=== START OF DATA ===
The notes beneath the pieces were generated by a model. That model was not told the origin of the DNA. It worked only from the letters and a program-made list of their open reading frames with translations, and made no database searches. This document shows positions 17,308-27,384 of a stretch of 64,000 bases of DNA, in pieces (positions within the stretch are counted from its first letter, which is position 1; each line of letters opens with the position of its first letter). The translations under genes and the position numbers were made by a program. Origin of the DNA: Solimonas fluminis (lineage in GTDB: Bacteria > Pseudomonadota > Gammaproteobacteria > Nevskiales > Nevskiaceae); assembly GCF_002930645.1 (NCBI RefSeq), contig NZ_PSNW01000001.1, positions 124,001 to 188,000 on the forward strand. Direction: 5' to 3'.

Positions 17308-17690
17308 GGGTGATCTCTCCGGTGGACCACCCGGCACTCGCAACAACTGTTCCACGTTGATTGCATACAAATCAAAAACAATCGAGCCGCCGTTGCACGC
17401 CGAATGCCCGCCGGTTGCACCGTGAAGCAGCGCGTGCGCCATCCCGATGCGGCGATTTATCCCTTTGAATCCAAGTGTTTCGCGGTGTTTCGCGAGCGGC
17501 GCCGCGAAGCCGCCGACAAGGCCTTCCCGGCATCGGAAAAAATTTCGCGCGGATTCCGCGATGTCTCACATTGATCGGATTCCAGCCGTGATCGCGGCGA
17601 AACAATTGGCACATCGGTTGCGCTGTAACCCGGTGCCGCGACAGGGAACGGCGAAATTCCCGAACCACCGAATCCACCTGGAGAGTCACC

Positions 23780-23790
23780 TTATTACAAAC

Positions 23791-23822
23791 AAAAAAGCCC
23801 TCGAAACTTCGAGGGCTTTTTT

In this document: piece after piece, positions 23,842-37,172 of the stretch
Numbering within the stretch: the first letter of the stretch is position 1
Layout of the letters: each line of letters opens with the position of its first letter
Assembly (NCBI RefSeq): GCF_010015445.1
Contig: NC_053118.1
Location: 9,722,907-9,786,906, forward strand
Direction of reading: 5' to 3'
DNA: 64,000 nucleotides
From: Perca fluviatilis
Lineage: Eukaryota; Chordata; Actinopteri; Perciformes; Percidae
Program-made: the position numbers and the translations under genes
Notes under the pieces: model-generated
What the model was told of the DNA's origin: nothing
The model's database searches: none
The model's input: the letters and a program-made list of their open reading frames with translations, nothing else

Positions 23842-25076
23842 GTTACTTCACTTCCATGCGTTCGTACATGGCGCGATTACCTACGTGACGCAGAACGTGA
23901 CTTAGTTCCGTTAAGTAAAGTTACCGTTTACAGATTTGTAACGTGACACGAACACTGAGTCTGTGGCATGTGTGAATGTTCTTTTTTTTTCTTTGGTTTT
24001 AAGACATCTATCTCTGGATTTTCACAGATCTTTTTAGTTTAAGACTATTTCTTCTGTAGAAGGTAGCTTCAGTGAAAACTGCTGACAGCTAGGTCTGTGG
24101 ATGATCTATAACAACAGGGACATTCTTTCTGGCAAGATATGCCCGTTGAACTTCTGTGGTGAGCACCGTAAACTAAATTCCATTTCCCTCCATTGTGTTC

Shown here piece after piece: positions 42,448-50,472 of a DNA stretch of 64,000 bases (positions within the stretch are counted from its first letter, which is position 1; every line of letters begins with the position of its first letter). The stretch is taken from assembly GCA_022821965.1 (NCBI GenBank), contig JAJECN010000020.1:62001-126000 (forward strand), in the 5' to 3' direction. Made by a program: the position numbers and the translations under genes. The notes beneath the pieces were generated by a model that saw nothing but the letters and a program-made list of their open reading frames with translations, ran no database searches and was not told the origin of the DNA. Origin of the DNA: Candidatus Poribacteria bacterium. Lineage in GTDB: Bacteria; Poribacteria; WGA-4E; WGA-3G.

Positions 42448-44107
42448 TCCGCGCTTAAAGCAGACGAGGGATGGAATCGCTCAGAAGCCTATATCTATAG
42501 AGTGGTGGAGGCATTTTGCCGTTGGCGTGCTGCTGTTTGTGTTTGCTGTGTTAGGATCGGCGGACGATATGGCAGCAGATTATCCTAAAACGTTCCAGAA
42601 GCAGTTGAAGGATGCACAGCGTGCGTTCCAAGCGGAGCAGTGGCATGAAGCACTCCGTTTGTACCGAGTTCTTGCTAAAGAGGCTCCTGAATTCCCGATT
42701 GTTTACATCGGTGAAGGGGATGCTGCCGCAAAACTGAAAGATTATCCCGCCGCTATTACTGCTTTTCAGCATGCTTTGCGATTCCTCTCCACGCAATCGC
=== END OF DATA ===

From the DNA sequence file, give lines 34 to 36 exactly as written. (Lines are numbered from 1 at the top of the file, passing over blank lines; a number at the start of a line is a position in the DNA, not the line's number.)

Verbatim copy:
42448 TCCGCGCTTAAAGCAGACGAGGGATGGAATCGCTCAGAAGCCTATATCTATAG
42501 AGTGGTGGAGGCATTTTGCCGTTGGCGTGCTGCTGTTTGTGTTTGCTGTGTTAGGATCGGCGGACGATATGGCAGCAGATTATCCTAAAACGTTCCAGAA
42601 GCAGTTGAAGGATGCACAGCGTGCGTTCCAAGCGGAGCAGTGGCATGAAGCACTCCGTTTGTACCGAGTTCTTGCTAAAGAGGCTCCTGAATTCCCGATT